Early diagnosis of rheumatoid arthritis (RA) is important since aggressive therapy should begin at an early stage. Diagnosis is made on a clinical basis, supported by the determination of rheumatoid factor (RF). However, RF is also positive in healthy subjects, as well as in other autoimmune and infectious diseases. Two other diagnostic markers with a high specificity for RA, antiperinuclear factor (APF) and antikeratin antibodies (AKA), are not in general use because of technical difficulties. APF and AKA are antifilaggrin antibodies (AFA) that bind to determinants rich in the unusual amino acid citrulline, generated by posttranscriptional modification of arginine residues by the enzyme peptidylarginine deiminase (PAD). Enzymatic deimination of recombinant filaggrin fragments produces linear peptides, which are recognized by RA-specific autoantibodies. After substitution of serine by cysteine, a cyclic peptide is formed. The conformational change mimics the original structure of the filaggrin and enhances the affinity of the antibodies. Recently, an anti-cyclic citrullinated peptide (anti-CCP) ELISA was developed. The sensitivity of this test is usually 51%-68%, with a specificity of about 96%-98% (significantly higher than that of RF). Together with RF, anti-CCP increases the ability to diagnose patients with early RA. The test might help to predict which patients will develop persistent disease with evidence of radiologic lesions. Implementation of the highly specific anti-CCP test in conjunction with RF would enable reliable early diagnosis in some cases and allow the initiation of aggressive therapy with disease modifying anti-rheumatic drugs (DMARDs).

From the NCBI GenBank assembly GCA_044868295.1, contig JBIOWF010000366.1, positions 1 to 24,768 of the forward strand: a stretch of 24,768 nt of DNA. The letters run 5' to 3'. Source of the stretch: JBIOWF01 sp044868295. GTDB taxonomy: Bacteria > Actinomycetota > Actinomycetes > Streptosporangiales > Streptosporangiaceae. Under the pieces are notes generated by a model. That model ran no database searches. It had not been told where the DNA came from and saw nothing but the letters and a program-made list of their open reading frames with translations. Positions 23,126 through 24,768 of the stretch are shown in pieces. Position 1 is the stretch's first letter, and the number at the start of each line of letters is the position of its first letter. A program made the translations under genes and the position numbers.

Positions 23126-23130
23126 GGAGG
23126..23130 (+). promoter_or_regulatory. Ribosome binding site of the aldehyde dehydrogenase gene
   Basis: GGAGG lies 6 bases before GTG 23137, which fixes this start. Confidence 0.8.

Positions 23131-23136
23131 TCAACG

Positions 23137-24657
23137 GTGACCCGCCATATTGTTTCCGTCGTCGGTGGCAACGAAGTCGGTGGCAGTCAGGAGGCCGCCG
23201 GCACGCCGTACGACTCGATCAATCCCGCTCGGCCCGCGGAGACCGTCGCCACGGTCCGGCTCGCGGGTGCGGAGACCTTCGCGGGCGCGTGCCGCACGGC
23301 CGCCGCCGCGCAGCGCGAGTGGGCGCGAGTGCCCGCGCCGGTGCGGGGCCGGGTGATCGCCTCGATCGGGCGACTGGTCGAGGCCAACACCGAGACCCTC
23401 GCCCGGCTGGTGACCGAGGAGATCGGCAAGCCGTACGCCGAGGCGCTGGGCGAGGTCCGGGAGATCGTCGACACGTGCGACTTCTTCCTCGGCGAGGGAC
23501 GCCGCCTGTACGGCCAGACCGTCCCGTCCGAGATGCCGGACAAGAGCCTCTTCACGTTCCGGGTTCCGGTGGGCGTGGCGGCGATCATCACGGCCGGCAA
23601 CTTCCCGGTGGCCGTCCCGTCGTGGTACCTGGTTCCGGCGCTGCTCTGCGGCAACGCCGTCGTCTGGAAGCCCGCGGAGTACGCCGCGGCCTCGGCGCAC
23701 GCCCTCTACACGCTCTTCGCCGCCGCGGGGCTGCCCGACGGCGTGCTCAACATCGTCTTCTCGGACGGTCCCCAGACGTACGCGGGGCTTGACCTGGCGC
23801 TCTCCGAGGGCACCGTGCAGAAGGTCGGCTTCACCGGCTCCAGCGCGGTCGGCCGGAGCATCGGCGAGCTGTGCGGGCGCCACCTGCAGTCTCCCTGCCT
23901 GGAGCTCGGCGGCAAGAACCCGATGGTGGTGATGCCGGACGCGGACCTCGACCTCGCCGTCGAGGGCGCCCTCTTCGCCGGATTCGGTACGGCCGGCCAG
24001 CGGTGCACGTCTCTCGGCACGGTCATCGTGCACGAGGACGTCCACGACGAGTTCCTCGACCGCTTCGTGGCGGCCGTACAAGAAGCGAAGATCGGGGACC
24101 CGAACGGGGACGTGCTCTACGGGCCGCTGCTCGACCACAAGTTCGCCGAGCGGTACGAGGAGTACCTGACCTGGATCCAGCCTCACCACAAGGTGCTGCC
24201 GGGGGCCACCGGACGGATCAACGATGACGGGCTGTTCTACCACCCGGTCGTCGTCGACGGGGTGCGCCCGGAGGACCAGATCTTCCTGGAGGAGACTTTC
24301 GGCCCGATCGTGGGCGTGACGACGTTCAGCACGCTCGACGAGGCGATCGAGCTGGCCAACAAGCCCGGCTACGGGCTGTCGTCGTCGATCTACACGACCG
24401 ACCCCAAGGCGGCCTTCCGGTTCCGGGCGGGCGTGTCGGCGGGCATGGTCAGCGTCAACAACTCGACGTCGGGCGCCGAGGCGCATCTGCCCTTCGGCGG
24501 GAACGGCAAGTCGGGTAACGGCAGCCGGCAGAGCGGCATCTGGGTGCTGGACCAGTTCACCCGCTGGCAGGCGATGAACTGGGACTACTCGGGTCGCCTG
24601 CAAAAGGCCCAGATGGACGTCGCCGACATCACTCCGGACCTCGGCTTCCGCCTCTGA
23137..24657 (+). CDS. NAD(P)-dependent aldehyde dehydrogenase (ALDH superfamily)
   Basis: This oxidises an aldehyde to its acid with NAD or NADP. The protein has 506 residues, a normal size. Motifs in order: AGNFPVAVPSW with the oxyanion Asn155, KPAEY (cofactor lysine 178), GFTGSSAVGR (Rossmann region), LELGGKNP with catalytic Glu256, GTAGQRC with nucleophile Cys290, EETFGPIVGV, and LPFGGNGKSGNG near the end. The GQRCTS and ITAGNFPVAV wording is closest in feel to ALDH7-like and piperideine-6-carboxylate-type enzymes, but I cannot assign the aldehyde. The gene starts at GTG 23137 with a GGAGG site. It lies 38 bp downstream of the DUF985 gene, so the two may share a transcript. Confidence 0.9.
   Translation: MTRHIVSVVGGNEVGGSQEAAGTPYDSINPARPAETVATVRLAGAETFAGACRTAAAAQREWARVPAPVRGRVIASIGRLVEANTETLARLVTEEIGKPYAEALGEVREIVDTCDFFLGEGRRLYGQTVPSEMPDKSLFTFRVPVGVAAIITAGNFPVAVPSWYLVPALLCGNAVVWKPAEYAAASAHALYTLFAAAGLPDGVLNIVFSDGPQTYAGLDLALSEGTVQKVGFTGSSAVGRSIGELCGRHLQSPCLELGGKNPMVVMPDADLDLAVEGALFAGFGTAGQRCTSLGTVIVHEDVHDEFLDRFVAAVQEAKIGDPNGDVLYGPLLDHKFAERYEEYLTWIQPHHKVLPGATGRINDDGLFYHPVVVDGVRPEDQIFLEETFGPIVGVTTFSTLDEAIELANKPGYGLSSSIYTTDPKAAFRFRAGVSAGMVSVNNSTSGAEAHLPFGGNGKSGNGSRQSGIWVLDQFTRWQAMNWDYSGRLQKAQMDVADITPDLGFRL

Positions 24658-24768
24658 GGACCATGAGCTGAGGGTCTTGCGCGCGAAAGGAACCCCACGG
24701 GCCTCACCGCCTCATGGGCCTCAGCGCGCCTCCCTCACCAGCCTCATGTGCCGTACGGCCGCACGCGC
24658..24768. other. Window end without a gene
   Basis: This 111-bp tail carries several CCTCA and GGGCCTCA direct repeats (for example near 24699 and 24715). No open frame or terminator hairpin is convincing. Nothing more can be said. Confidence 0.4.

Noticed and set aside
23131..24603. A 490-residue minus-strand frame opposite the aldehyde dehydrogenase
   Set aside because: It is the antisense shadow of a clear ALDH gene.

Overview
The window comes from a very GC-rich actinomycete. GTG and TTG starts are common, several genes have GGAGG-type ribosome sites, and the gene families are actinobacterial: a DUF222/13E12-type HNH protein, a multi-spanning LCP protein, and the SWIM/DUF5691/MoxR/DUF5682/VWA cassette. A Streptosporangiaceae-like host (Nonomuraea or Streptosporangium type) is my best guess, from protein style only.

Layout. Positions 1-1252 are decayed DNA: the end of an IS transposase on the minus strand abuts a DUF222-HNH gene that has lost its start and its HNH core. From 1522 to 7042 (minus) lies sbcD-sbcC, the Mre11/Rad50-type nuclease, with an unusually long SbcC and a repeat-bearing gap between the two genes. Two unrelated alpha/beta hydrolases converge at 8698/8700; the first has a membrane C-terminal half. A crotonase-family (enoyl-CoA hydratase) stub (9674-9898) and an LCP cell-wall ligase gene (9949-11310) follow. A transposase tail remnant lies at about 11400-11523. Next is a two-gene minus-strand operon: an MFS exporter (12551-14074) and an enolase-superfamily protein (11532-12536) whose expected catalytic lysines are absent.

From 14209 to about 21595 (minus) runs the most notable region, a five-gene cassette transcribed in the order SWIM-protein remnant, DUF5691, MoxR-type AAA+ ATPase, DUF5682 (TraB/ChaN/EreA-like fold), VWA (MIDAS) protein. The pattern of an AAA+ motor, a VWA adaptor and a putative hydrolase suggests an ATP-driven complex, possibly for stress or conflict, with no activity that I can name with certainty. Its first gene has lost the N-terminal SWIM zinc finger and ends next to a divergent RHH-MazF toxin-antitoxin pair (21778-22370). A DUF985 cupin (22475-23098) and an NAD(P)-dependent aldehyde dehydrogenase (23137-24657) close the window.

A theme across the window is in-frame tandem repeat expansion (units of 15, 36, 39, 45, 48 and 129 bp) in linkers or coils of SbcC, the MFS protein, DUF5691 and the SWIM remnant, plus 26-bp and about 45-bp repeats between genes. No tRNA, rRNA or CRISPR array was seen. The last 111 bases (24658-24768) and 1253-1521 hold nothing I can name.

|State||Published - 1 Mar 2003|
- Anti-cyclic citrullinated peptide antibodies (anti-CCP)
- Antifilaggrin antibodies (AFA)
- Antikeratin antibodies (AKA)
- Antiperinuclear factor (APF)
- Rheumatoid arthritis (RA)
- Rheumatoid factor (RF)